It’s interesting watching Baby Steps while one of the grand slams is going on, as the French is at the moment. The players here are obviously at a very different stage of their journey, but there are a lot of elements from the real tennis world that really ring true in Baby Steps. It’s also fun to try and pick out who Katsuki-sensei based these characters on, and with the action at Roland-Garros heating up it’s quite fitting that Ei-chan’s opponent in the finals is Araya-kun. With that build, personality and helicopter-finish on the lefty forehand, there can be no question who the inspiration for Araya is.
There’s plenty of drama in Paris – is this finally the year when the guy who’s lost one match in his entire career there finally succumbs to the hands-down best player in the world? But we have drama in Kanagawa too. The message from Maruo’s results after defeating Miyagawa is clear – this is a different player. He doesn’t just keep winning, he mows through opponents – every score is 6-1 or 6-0 until a 3 and 2 win in the quarters. It’s a great example of how important self-belief is in tennis – it’s not as though Maruo grew physically or mastered any news shots after that Miyagawa match. He simply came to understand that he was really, really good.
What follows (and what will follow, next week) is something manga readers have been looking forward to for a long time. There’s a very telling conversation between Ei-chan and Nat-chan that makes it clear just how much more experienced she is – she knows the feeling of playing matches where lives and futures are on the line, which he’s only now had his first taste of. But then Aoi-kantoku and Nat-chan’s coach Sakakibara-san (it’s actually her idea) throw a curveball – they want Ei-chan and Nat-chan to play a match.
This is a great development, for a number of reasons. First off, I love the contrast between STC and Araya’s tennis club (and indeed, most of the other teaching organizations in the series) – this place is creative and holistic in their approach to youth tennis. Mainly though, it’s great just to see these two finally face off on the court. There is a bit of tension at the beginning as Nat-chan understandably feels a bit challenged, and piqued at Ei-chan’s discomfort at the idea of playing her. But things don’t fall back into cliche, and this doesn’t cause any great rift between the two of them. Rather, it’s a learning experience, valuable because these two are indeed so different on the court. Intuitive vs. logical isn’t just a fictional construct – it’s a very real part of human development, in tennis and in life.
The contrast between Nat-chan and Maruo has been a part of Baby Steps from the beginning, of course, but it’s nice to see it explored head-on in this fashion. Nat-chan’s unpredictable style exposes a flaw in Maruo’s analytical approach (it’s grounded in the same reason professional poker players often hate playing amateurs who aren’t versed in the “proper” strategy). And for Nat-chan, playing against someone like Maruo helps her develop a different sort of self-awareness than she usually possesses – she sees her game through his eyes, and it surprises her. Maruo does win 6-1, but there’s no falling out as a result – Nat-chan understands that there’s a power gap here that’s impossible for her to overcome. These two are comfortable enough with each other to get past something like this, and it serves its training purpose. Certainly it’s a gamble to pit two teenagers in-love with each other against each other on the court, but it seems these coaches know their students well.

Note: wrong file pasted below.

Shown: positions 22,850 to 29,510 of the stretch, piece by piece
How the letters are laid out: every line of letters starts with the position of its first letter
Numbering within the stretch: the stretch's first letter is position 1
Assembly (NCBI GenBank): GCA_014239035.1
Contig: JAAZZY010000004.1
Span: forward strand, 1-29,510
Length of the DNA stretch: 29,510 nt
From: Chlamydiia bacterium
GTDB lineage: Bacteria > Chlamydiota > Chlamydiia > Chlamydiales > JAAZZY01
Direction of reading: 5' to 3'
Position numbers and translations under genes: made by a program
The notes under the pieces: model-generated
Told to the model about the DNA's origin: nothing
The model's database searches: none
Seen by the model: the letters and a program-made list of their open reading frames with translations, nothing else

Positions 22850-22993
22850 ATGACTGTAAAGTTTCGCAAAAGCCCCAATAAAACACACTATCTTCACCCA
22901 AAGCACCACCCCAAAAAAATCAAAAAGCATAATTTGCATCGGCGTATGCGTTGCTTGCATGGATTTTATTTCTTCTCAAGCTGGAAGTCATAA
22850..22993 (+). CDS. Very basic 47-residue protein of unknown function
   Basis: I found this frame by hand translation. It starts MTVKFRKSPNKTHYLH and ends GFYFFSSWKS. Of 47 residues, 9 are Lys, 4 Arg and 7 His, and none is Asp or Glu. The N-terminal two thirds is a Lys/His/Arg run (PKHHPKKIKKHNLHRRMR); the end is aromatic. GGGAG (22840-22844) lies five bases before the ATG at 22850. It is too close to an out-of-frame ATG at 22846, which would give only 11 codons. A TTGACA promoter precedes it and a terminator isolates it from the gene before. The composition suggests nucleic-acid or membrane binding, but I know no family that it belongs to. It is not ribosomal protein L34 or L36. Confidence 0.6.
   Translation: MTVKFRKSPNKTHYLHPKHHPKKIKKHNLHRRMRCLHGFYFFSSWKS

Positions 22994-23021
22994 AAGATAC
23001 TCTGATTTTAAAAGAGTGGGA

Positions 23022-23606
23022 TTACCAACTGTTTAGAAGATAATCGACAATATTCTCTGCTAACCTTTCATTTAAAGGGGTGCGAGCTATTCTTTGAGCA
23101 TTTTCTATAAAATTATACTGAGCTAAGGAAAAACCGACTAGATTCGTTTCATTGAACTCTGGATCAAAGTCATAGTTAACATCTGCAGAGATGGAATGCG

Awaiting in the final, though, is a formidable wall – Araya-kun. He’s a good deal better than anyone else Ei-chan has faced in the Kanagawa Junior, and determined now that Takuma is gone to finally stand atop the throne (he’s like Federer in the French in 2009, after Nadal lost to Soderling). If Ei-chan is looking for a test he’s got one – not just the top seed, but the guy who beat him comfortably a year earlier. And it’s not just a matter of pride and a trophy – as an unseeded player, Ei-chan needs all the ranking points he can get to avoid being unseeded at the Kanto Junior – where he must repeat his feat of advancing past the second round to qualify for the All-Japan Junior he’s rested all his hopes on.
Araya is a tough nut – big and fast, an attacking baseliner and a devastating topspin forehand. Physically he has no real weaknesses – it was his mental frailties that Ei-chan attacked the last time, and managed to keep the match close (for a while) in doing so. He’s improved, but this match points up another flaw with Ei-chan’s laser-like analysis and exposure of weaknesses – when he has to play the guy a second time, there’s a good chance he’s learned from what Ei-chan exposed the first time they played. That’s why I said if I were a top player in Kanto Ei-chan is exactly who I’d want to play, because if you’re willing to learn and swallow your pride, there’s no better way to find out what you need to work on. Araya is no fool, and he has a very good memory. The stage is set for the biggest match of Baby Steps so far.